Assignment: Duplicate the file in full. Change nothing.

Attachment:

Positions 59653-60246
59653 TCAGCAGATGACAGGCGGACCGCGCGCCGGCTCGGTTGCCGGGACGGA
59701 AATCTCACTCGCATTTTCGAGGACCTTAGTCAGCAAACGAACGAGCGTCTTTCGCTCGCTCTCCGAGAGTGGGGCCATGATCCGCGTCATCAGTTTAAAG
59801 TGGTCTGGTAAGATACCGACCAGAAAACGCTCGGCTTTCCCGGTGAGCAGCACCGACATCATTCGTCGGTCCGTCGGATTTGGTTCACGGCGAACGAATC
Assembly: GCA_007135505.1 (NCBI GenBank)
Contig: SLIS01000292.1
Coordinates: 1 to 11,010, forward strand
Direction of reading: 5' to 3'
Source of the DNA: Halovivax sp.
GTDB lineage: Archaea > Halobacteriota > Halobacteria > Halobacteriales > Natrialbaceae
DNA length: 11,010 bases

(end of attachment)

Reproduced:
Positions 59653-60246
59653 TCAGCAGATGACAGGCGGACCGCGCGCCGGCTCGGTTGCCGGGACGGA
59701 AATCTCACTCGCATTTTCGAGGACCTTAGTCAGCAAACGAACGAGCGTCTTTCGCTCGCTCTCCGAGAGTGGGGCCATGATCCGCGTCATCAGTTTAAAG
59801 TGGTCTGGTAAGATACCGACCAGAAAACGCTCGGCTTTCCCGGTGAGCAGCACCGACATCATTCGTCGGTCCGTCGGATTTGGTTCACGGCGAACGAATC
Assembly: GCA_007135505.1 (NCBI GenBank)
Contig: SLIS01000292.1
Coordinates: 1 to 11,010, forward strand
Direction of reading: 5' to 3'
Source of the DNA: Halovivax sp.
GTDB lineage: Archaea > Halobacteriota > Halobacteria > Halobacteriales > Natrialbaceae
DNA length: 11,010 bases